Spring is here, much to the delight of baseball and softball players. They all look forward to hearing those special words … “Play ball!”
More than 15 million Americans play baseball each year, another 2.2 million play fast-pitch softball, and more than 7 million play slow-pitch softball, according to a 2020 Sports and Fitness Association report. That’s a lot of kids, adults, amateurs and professionals throwing balls, batting, running bases and backpedaling to catch a fly ball. These all carry the risk for injury.
“Baseball and softball are not considered the most dangerous sports; that spot is reserved for football,” says Dr. Eric Erickson, an Orthopedic Surgeon and Sports Medicine Specialist with ThedaCare Orthopedic Care. “Baseball and softball are great sports with many benefits for athletes, as long they play safely.”
Common issues among ballplayers include:
- Sprains and strains
- Overuse injuries
- Fractures and stress fractures
- Concussions and head injuries
- Elbow, knee, shoulder and hand injuries
Baseball and softball are not as physically intense games as many other sports. However, the repetitive movements of the game contribute to overuse injuries, in particular. This is especially true when you consider the amount of time players spend at games and practices over the course of a season, Dr. Erickson says.
“For pitchers and position players, extensive throwing can lead to rotator cuff, ulnar collateral ligament and labral tears. Knee problems can result from sudden starting and stopping and pivoting to change direction while base running,” he says.
Common Causes of Injuries
Dr. Erickson cited three common causes of overuse and many other injuries:
- Neglecting to warm up muscles properly before practicing or playing a game — cold muscles are more prone to injury.
- Failing to condition properly to build strength and endurance.
- Giving muscles too little time to recover between heavy workouts.
“It’s incredibly important for athletes to warm up muscles before beginning to practice or play any sport,” Dr. Erickson says. “That holds true for every age and ability level — from T-ball all the way through to professional athletes.”
It’s important for players to do their best to enter the season having conditioned the entire “kinetic chain,” which includes maximizing the strength of the core muscles of the hip, pelvis and trunk, Dr. Erickson says. These muscle groups can help protect the arm during the extremes of the throwing motion.
Injuries from playing ball typically fall into two categories — acute and cumulative. Acute injuries generally involve a sudden force or impact, such as players running into one another, tripping or getting hit with a ball. Such injuries may need immediate attention. And if it’s a head injury, it’s probably a good idea to see a medical provider as soon as possible.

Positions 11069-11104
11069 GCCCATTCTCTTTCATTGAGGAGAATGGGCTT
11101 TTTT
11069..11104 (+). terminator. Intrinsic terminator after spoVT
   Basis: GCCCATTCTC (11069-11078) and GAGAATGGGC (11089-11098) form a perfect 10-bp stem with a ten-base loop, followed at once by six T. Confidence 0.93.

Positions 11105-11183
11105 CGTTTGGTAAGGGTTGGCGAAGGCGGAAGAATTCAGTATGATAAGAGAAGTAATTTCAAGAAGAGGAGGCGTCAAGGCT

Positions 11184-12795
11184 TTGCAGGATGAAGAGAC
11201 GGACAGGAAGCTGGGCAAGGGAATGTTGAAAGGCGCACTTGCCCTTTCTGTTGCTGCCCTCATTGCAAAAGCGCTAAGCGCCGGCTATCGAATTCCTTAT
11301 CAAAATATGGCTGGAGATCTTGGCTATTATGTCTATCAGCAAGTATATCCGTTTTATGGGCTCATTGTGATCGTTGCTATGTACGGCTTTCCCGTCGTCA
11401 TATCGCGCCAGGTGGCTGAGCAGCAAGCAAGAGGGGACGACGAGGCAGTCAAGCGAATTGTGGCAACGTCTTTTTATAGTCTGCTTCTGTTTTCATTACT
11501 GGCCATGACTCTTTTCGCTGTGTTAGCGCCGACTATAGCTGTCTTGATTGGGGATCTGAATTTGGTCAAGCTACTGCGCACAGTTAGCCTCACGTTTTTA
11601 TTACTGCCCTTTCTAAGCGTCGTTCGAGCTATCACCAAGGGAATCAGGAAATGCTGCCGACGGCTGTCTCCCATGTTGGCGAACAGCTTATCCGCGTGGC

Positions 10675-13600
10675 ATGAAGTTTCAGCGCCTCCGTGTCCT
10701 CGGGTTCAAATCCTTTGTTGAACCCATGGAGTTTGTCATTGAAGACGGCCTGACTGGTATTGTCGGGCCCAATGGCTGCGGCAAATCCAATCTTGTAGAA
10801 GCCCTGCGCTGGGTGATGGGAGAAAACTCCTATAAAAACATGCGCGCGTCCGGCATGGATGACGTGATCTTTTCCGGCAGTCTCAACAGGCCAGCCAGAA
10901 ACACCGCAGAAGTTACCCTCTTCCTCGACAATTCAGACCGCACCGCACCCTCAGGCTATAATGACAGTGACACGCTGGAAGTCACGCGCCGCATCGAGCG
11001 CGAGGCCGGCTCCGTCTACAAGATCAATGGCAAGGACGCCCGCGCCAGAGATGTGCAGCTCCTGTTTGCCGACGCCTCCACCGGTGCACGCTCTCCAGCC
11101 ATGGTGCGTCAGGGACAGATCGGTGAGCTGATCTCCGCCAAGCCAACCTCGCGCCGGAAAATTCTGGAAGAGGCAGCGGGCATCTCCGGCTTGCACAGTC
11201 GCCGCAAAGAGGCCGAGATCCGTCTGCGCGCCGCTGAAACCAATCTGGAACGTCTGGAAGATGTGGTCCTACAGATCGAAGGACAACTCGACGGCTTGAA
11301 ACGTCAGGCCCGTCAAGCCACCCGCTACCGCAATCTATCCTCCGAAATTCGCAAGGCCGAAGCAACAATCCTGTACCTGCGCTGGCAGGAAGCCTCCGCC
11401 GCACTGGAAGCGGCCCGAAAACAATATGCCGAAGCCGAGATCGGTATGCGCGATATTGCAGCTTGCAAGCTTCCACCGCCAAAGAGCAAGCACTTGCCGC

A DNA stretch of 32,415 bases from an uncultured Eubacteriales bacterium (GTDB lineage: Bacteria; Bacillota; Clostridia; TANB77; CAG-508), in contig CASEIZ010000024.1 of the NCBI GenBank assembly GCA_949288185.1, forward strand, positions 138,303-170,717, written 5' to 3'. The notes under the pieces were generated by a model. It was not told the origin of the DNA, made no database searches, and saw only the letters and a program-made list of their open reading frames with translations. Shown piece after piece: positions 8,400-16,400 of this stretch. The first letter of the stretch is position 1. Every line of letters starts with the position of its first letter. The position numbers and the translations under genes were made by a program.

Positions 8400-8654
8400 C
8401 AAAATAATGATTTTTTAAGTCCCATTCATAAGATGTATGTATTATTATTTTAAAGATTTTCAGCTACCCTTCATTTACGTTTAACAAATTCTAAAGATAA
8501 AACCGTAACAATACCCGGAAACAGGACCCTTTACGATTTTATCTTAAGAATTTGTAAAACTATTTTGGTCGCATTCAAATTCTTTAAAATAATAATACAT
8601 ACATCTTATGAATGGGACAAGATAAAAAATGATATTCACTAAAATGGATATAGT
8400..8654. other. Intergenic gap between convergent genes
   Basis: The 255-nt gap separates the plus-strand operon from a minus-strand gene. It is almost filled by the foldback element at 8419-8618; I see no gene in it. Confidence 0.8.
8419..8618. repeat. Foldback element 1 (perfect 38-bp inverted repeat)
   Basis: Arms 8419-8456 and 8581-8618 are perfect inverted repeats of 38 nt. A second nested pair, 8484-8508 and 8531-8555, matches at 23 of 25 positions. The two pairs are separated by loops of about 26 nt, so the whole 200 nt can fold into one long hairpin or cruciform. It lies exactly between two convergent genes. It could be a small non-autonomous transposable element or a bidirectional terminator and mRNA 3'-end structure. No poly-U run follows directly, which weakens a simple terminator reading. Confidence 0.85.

If you experience a lower-body injury, Dr. Erickson recommends RICE as the first course of action; that is, rest, ice, compression and elevation of the injured area. Hand, wrist, elbow and shoulder injuries will benefit from icing as well as taping to reduce stress on the joint or muscle.
“It’s important to assess the degree of the injury,” Dr. Erickson says. “If you have severe swelling, pain or bruising and/or think you have a broken bone or a muscle or ligament tear, then a visit to a provider is in order.”
Youth Baseball and Softball Players
For kids, Dr. Erickson says a medical professional should evaluate any injury that does not heal in a reasonable amount of time.
“Growth plate injuries can happen, especially from repetitive overuse of specific muscles and joints, such as with pitchers and catchers who do a lot of throwing,” he says. “Coaches and parents should keep track of the number of throws these young players make in a week, adding up both practices and games. Make sure to follow the recommended pitch limits for the child’s age group. Fatigue puts pitchers at high risk for injury.”
Dr. Erickson also recommends kids play a variety of sports instead of specializing in one sport early in life.
“Playing more than one sport is important for kids for a couple of reasons,” he says. “First, kids might think they know what sport they want to play, but playing various sports will give them different experiences. Second, playing multiple sports will likely engage different muscles instead of putting continual stress on particular muscle groups.”
It’s also good idea for kids to take occasional breaks from playing any sports to let muscles rest and rebuild, he says.
Weekend warriors also experience frequent injuries, Dr. Erickson says.
“Many of us don’t like to acknowledge that we’re aging, but as we grow older, our bones, muscles and cartilage lose mass, tendons become drier, and ligaments become less elastic, which makes us more susceptible to injury,” he says.
It’s important to warm up all muscle groups. Five to 10 minutes of jogging in place and doing jumping jacks, shoulder rolls and light throwing will get blood flowing to joints and muscles to warm them up, he says. Follow that up with some leg-stretching exercises. That combo of warmups can reduce the likelihood of injury.
Weekend warriors should also engage in a consistent, balanced exercise program that involves all muscle groups rather than limiting exercise activity to one or two days per week, Dr. Erickson says.
“A multi-day, 30-minute workout that involves a variety of exercise disciplines over the course of a week is ideal,” he says. “Include some cardiovascular exercise, strength and core training, and balance and flexibility activities. Having an overall well-toned body goes a long way toward helping prevent injuries.”
Suffered a baseball or softball injury?
Visit ThedaCare Orthopedic Walk-in Care in Appleton, open seven days a week.